The sex lives of politicians and entertainers are most vulnerable to public scrutiny, initiated either by intent to sabotage credibility or by exaggerated curiosity in the personal lives of the powerful and famous. When an individual's sex life is portrayed as being "abnormal" or of a "compromising nature" his public and intellectual life is often questioned. Sex scandals, whether products of reality or fabrication, are potentially harmful to the personal and professional lives of those scrutinized, the lives of their families, the general public's faith in powerful figures, and the focus on more profound issues.
In recent decades repeated reports have circulated concerning the sexual liaisons of presidents of the USA, notably John Kennedy and more recently Bill Clinton. Allegations were made in the UK in 1992 concerning sexual liaisons of John Major and Paddy Ashdown. Numerous political problems were created for the Conservative Party in 1993 and 1994 as a result of the sexual improprieties of ministers, members of parliament and the most senior military officer. In 1993, reports circulated concerning Mao Tse Tung's alleged penchant for group sex with young women, itself a traditional Chinese practice. In 1991 a major scandal in Pakistan allegedly involved a senior mullah, responsible for imposition of Islamic law, and politicians of the ruling party, with a leading brothel keeper. In Venezuela presidential mistresses, known as barraganas or concubines, have appeared in the society pages and reportedly wield great political power, leading to accusations of corruption and influence peddling. Such presidential alliances reflect a similar tolerance in other Latin American countries, notably in Brazil. In 1994, Austrian society faced major problems over the role of the affair of its new president with his personal assistant and his separation from his wife.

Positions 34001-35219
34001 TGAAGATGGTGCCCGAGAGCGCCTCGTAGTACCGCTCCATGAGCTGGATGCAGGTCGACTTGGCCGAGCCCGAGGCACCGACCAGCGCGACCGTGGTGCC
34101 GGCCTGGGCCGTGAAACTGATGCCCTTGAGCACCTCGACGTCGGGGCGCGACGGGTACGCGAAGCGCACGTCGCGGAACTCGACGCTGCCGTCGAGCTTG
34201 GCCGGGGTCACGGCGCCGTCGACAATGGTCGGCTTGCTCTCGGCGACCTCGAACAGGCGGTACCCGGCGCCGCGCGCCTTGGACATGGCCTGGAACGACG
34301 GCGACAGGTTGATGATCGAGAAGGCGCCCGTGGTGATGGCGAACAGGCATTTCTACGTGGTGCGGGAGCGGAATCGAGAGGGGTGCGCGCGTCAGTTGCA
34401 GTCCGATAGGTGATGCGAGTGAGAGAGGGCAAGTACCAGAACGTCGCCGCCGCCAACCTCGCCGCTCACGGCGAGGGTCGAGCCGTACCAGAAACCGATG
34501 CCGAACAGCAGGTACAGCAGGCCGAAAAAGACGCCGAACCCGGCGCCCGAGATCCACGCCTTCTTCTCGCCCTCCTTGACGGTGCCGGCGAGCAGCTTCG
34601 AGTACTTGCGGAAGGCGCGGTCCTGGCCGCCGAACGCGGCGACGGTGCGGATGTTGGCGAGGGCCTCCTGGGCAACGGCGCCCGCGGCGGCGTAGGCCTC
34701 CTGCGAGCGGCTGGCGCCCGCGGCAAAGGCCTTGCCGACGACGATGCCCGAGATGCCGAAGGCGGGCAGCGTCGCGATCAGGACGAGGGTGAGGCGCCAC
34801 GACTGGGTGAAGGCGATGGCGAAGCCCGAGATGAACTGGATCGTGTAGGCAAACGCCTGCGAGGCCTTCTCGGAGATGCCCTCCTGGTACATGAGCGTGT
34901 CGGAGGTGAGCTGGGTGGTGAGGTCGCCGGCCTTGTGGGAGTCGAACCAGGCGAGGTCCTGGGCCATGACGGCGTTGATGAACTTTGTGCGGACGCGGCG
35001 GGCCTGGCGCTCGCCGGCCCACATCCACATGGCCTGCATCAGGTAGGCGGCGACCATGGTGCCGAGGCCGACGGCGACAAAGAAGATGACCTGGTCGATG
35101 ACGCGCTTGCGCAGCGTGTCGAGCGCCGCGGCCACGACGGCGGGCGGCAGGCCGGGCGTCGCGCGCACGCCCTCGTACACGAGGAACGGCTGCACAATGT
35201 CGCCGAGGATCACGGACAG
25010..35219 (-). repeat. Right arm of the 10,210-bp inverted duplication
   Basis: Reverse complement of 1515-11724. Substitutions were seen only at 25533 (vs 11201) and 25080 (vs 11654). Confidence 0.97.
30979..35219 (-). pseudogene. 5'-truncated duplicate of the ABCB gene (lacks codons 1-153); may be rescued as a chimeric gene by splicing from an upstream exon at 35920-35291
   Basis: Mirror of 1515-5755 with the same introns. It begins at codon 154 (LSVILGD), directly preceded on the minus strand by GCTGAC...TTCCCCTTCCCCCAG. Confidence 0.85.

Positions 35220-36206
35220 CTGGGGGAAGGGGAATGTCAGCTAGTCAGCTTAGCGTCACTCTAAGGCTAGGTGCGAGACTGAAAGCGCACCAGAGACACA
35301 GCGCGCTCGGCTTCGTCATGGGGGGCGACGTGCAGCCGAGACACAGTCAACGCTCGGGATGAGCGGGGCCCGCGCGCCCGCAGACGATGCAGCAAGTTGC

When an individual's sexual life is abnormal or unhealthy, it reflects or is reflected by his honesty and integrity in pubic life. Sexual indiscretions of government leaders reveal aspects of their psychological health, which otherwise may have gone unnoticed. Infidelity in one's personal life indicates the likelihood of infidelity in one's public life.
Sexual "infidelity" has traditionally been an accepted practice amongst rulers, even welcomed as a manifestation of their potency. In recent centuries such infidelities, although widely reported, have tended to be conducted behind a veil of discretion. Under the French system there is public indifference to widely acknowledged affairs of politicians who are effectively protected by a stringent privacy law. The President of France is reported to have stated that if his minsters had to resign because of affairs with women his cabinet would be composed of only homosexuals and women.